Bearded Women: Stories. Published by ChiZine Publications. (Available on Amazon.com)
Welcome to the contemporary freak show. A woman trying to have a child has a parasitic twin, an extra lower torso and set of legs named Bianca--should she have "Bianca's Body" removed to improve her chances at conception? A bearded lady considers coming out of the closet about her hirsute nature, while carrying on a battle of wills with an overeating patron in “Mr. Chicken." A woman with four ears gets a chance to make extra money as the mascot of a tattoo parlour, and encounters a middle-aged, cookie-baking stalker who believes she is a sign that the end of the world is nigh. Meet the "freaks"--they're mothers, wives, and lovers: all of them trying negotiate a world that is quicker to stare than sympathize.
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The payoff is quiet and poignant, but powerful in unexpectedly ways because the oddity of the protagonist's appearance does not single her out as much as it makes us all too aware of the frustrations, dashed hopes, and resigned sighs that we all experience in our lives, especially for those of us who feel stuck in dead-end jobs or stagnant relationships.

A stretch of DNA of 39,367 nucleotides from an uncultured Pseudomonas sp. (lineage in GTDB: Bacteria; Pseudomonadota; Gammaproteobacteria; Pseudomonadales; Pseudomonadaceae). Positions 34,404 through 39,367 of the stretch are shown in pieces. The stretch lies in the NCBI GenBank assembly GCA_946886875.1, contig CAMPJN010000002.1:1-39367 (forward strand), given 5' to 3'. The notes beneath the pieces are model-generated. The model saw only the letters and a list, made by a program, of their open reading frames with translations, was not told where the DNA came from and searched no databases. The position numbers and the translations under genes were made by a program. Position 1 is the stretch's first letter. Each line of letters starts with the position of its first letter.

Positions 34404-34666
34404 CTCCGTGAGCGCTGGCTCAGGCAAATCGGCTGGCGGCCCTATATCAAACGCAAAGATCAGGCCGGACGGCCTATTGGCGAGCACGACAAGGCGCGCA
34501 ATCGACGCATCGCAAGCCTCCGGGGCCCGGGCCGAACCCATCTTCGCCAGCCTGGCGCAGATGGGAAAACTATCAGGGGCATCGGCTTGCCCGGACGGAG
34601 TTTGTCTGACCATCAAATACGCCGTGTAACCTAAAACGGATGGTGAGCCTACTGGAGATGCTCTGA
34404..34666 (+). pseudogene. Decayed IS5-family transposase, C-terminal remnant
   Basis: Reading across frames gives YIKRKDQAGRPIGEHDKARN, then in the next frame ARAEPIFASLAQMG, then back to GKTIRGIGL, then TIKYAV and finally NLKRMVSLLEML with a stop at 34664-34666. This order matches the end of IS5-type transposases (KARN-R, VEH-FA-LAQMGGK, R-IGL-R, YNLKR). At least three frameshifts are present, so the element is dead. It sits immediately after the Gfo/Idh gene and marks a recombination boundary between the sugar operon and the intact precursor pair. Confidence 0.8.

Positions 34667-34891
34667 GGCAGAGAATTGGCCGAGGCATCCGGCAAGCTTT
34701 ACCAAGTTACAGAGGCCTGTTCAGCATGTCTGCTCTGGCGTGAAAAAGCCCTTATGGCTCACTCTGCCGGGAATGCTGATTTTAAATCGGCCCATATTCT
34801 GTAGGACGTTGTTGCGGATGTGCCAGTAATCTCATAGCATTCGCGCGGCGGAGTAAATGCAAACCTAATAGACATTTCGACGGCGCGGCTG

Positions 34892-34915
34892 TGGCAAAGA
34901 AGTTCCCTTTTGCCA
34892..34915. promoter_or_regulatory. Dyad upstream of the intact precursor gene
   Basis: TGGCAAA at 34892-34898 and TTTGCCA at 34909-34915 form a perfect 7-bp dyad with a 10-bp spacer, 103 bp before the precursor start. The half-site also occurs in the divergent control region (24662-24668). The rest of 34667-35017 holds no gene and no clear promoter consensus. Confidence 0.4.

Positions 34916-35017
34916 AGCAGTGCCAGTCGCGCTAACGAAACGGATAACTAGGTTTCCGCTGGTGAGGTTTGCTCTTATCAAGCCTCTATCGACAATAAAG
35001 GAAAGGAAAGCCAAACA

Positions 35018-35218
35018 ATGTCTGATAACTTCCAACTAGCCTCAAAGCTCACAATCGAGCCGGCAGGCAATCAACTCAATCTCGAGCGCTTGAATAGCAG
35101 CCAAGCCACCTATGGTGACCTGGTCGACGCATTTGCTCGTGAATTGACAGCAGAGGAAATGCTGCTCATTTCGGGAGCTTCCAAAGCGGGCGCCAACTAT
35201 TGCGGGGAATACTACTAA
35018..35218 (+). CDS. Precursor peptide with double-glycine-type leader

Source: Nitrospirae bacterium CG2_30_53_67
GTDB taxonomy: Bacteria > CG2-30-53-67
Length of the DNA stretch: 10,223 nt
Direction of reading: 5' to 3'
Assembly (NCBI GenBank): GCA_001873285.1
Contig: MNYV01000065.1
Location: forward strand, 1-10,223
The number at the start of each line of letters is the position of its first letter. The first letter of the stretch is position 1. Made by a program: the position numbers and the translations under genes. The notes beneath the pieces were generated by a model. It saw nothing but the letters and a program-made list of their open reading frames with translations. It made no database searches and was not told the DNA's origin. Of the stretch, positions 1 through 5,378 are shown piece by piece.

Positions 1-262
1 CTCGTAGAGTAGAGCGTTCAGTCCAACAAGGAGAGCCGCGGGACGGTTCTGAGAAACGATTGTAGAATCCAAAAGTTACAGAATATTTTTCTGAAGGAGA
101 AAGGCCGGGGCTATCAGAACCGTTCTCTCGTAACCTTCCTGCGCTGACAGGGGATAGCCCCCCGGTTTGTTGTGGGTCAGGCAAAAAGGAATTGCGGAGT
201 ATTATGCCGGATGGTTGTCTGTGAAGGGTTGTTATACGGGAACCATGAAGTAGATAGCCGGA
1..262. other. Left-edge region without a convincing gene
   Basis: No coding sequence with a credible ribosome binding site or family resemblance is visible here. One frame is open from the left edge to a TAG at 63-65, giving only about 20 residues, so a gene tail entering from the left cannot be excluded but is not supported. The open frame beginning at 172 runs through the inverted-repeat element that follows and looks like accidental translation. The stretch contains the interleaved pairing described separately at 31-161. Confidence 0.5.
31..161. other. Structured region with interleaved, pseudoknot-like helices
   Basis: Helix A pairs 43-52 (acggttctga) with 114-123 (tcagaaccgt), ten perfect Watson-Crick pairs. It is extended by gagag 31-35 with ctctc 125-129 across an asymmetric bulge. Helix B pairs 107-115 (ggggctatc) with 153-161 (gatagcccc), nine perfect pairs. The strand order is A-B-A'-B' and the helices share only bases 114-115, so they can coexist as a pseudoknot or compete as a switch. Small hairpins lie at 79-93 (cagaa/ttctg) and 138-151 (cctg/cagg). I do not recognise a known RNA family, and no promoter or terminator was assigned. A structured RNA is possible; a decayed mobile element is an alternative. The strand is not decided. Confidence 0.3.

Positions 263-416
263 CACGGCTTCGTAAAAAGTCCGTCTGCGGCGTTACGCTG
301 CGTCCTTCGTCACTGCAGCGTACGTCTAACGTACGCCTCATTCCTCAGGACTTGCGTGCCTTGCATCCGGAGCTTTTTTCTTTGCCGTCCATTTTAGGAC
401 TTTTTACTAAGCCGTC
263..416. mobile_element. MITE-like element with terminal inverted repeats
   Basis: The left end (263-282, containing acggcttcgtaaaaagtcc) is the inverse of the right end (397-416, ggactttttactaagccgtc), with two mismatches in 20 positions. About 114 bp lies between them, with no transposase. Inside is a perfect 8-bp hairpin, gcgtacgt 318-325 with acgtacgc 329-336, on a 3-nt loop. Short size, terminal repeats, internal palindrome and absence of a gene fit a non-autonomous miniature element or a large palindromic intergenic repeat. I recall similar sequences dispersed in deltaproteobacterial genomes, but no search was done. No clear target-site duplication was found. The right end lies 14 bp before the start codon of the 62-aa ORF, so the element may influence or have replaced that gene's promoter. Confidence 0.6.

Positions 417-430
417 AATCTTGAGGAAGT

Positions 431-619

The bizarre aspects of the characters in the stories of Bearded Women serve a particular function, to help us to look closely. Because the narrator in “Bianca’s Body” has a lower torso with sexual organs sticking out of her abdomen, we pay closer attention to the dilemma she faces. Consciously or not, we analyze much more deeply than we would if the narrator had nothing odd about her. In this way, Milbrodt is able to present us universal problems in a way that seems absolutely fresh and new.
The stories are grounded in literary realism, then crack the boundaries of the form and launch into magical realist dimensions. The opening story, “Bianca’s Body,” begins, “My second lower torso grows out two inches to the left of my navel,” firmly establishing Milbrodt as a premier writer, and maybe the founder, of Midwestern mythic.
Published on lulu.com and as a Kindle book
“That’s the strange thing about age. In your mind you’re never much older. I’m not sure how my body became sixty-three without any input from me.”After sixty-three-year-old hairdresser Minerva loses her finger and job in the span of two months, she starts researching famous Americans who allegedly lost body parts. Minnie stumbles on the biography of French actress Sarah Bernhardt, whose leg was amputated when she was seventy. Sarah continued to perform and attract young men, a story that inspires Minnie to make Sarah a role model. Minnie launches her own tour of American reliquaries, seeking out Paul Revere's thumb, Aaron Burr's foot, Theodore Roosevelt's eyebrows, and Frederick Douglass' second-to-the-last breath, as she searches for Sarah's long-lost leg.